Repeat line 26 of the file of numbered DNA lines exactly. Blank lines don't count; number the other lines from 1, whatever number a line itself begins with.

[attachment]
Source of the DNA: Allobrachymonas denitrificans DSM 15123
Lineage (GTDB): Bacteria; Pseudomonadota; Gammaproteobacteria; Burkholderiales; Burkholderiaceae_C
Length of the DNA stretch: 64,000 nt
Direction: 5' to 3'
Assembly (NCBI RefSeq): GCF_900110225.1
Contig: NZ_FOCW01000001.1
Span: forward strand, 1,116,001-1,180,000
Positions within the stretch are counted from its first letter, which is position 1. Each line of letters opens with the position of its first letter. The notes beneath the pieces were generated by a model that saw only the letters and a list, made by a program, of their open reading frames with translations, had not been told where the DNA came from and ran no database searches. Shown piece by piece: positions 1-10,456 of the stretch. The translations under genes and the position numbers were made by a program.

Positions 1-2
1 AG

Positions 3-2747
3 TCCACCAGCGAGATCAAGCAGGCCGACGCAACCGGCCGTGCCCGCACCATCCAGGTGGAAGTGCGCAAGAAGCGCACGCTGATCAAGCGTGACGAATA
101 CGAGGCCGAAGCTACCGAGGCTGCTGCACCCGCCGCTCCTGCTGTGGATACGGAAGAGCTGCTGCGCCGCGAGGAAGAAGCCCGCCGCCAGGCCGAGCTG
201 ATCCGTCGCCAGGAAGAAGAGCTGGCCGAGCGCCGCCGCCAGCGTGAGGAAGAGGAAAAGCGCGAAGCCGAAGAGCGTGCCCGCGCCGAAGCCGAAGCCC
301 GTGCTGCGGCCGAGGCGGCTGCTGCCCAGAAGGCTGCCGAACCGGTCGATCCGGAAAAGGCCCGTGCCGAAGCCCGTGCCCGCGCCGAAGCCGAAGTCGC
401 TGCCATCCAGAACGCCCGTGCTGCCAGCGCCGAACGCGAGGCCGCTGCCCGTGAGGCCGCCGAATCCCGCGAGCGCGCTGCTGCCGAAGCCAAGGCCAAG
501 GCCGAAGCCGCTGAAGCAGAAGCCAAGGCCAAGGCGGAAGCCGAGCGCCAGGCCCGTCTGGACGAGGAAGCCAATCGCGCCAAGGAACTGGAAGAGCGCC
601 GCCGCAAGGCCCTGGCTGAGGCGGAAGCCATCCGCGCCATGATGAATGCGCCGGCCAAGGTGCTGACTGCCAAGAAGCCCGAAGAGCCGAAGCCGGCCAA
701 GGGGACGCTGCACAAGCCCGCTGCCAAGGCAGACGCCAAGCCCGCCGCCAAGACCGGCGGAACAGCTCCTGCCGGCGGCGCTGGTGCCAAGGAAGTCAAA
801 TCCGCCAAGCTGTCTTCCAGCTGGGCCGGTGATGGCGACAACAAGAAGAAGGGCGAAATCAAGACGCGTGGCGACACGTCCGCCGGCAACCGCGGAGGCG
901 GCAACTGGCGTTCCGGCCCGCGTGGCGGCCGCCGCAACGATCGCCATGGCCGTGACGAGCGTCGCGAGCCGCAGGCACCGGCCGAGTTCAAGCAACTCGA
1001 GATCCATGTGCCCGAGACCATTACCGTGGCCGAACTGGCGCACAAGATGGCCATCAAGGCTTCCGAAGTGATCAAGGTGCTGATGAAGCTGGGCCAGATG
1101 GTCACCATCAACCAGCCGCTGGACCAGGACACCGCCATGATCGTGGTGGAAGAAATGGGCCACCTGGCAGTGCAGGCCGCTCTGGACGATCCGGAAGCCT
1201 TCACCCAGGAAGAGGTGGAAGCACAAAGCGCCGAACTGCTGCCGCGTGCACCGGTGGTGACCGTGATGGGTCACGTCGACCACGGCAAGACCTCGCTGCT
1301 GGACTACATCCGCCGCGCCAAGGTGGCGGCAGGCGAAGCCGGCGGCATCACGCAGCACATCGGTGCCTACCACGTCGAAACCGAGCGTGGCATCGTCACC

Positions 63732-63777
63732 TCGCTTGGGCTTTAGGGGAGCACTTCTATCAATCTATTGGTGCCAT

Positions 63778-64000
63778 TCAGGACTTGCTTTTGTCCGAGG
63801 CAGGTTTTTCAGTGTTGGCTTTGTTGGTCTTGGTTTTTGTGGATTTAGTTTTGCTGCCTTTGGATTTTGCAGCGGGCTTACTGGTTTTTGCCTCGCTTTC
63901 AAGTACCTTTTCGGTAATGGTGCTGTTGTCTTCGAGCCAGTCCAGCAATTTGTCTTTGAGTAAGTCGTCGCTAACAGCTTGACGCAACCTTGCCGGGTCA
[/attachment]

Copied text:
Positions 63732-63777